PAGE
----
WICHITA — “I wish to plead guilty, your honor,” Wanda Oborny, 66, Hays, said Friday morning in federal court, in a plea agreement that could keep Oborny out of prison for the mailing of a fraudulent codicil to the rightful recipients of a millionaire’s estate.
Oborny faced seven counts of mail fraud and a maximum sentence of up to 20 years in confinement, followed by up to three years of supervised release, and a fine of $250,000.
Under the plea agreement, six counts were dismissed with the remaining count of mail fraud against Fort Hays State University, which would have lost the most if Oborny’s attempt to garner most of Earl O. Field’s over $20 million estate had succeeded.
The plea agreement calls for Oborny to have 12 months of probation and to make a charitable donation of $100 a month for 12 months to Fort Hays State University. Oborny also is to make the court’s standard $100 special assessment.
Formal sentencing is scheduled for May 29 in U.S. District Court, Wichita.
Dressed in a black pantsuit and white blouse, the former part-time bookkeeper for Field appeared before U.S. District Judge J. Thomas Marten in a proceeding that took about a half-hour. The courtroom was mostly empty and no family members sat in the audience. Oborny declined to comment after the hearing.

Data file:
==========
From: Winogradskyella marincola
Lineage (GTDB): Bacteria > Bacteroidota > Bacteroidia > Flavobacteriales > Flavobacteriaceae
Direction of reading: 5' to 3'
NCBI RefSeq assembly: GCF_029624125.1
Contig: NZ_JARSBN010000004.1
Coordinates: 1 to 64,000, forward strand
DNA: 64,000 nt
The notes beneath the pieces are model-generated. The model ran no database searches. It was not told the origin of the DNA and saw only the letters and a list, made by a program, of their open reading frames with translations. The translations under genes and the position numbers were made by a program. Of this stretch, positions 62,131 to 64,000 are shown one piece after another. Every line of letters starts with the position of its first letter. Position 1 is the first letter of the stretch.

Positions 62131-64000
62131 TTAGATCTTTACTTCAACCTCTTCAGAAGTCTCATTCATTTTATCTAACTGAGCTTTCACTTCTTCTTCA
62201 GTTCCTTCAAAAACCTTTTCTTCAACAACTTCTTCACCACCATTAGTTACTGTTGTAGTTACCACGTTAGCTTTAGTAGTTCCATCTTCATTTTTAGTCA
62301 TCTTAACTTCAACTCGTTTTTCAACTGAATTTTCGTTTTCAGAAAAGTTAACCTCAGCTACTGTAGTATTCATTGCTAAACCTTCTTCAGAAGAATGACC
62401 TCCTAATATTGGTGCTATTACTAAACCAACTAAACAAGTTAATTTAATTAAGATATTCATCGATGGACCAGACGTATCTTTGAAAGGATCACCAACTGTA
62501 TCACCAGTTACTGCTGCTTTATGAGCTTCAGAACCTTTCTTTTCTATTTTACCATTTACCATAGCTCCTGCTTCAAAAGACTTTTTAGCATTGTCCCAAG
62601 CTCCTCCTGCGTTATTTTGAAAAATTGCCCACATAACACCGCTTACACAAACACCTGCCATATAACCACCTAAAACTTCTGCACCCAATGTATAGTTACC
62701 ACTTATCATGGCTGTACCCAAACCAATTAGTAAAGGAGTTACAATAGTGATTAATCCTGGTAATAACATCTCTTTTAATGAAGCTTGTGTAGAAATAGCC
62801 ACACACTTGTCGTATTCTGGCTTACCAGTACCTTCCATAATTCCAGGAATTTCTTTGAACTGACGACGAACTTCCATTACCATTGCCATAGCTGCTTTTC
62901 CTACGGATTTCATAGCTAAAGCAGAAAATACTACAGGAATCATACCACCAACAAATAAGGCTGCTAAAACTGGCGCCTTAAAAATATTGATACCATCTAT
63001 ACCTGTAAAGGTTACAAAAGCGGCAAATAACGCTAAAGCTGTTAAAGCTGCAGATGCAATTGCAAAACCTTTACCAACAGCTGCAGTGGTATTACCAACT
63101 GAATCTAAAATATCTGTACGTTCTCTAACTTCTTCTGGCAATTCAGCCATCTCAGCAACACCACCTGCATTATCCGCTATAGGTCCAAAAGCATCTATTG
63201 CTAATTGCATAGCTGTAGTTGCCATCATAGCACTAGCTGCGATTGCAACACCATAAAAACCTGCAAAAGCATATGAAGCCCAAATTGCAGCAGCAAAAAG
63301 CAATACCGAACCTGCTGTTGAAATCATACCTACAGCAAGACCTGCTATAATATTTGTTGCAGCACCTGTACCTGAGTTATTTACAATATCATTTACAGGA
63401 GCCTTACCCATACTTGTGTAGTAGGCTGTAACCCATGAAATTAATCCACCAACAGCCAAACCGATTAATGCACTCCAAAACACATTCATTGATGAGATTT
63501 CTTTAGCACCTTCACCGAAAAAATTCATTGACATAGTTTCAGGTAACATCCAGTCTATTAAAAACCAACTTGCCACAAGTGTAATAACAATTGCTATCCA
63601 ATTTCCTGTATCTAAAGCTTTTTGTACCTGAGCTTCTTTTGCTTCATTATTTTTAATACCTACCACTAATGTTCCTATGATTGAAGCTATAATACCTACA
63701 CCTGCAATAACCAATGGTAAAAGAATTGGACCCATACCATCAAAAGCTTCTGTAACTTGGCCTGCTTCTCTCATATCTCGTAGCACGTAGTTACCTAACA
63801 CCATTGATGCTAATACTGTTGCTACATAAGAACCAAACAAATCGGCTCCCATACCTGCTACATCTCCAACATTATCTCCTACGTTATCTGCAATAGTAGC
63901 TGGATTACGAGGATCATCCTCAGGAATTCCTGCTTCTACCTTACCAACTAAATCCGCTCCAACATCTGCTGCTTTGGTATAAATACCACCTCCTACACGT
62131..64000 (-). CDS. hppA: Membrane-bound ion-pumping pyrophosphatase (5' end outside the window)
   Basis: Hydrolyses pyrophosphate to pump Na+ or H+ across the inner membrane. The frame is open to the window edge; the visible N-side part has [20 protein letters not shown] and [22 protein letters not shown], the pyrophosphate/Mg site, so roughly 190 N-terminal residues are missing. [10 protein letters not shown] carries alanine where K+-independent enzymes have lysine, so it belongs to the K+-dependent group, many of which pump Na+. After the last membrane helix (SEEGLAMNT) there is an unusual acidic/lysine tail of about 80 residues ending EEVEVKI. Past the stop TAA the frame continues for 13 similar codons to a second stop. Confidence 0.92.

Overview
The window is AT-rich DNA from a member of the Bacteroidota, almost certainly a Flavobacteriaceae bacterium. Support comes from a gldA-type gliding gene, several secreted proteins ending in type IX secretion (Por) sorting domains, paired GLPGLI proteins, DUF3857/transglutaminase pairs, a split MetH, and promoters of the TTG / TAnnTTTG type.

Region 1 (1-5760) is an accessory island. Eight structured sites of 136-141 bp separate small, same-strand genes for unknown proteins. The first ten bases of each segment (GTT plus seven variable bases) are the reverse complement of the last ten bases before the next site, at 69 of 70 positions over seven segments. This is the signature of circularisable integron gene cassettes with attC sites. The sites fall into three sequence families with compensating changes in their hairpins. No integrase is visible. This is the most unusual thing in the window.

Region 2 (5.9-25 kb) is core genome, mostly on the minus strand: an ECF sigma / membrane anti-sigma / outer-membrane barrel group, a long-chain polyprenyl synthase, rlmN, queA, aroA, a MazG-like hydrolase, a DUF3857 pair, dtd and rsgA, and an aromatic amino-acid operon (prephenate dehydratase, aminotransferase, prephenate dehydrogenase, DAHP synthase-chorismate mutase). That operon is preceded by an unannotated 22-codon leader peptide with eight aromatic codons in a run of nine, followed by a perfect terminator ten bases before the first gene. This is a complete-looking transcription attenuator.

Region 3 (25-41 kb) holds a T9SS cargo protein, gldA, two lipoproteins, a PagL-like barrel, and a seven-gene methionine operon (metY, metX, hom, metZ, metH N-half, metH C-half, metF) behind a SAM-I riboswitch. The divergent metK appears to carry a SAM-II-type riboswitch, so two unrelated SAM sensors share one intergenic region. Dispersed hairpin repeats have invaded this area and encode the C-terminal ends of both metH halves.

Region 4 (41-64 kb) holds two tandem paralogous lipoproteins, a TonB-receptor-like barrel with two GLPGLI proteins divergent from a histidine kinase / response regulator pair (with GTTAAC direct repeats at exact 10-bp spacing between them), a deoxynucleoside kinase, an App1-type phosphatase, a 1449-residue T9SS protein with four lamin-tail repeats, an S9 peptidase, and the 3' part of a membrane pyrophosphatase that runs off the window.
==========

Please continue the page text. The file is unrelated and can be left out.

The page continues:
Oborny routinely answered Marten’s questions with a “Yes, your honor” or a “No, your honor,” but paused when asked at one point to verify what made her guilty.
“For me to accept a guilty plea,” Marten said, Oborny had to acknowledge what she had done.
Marten then described what was in the plea agreement statement of guilt and Oborny responded with, “Yes, your honor.”
Oborny’s voice revealed emotion and grew hushed at times. Marten repeatedly described the ramifications of a plea agreement and a guilty plea.
She might lose her right to vote and to serve on a jury and to own a gun and ammunition, he said. By pleading guilty, he said, “you are going to a have a criminal history.
Field’s will named relatives and farm business associates, with most going to Fort Hays State University. It did not name Oborny. The fraudulent codicil that Oborny had entered in probate court gave one-fourth to the university, one-fourth to Field’s attorney Joseph Jeter, and the rest to Oborny.
Longtime friends of Oborny’s, Steve and Kathy Little, signed the fake codicil as witnesses to Field’s alleged signature. The Littles later died in a murder-suicide after a federal investigation was underway.
“Is that your signature?” Marten asked of Oborny’s signature on the plea agreement.
“It is, your honor,” she answered.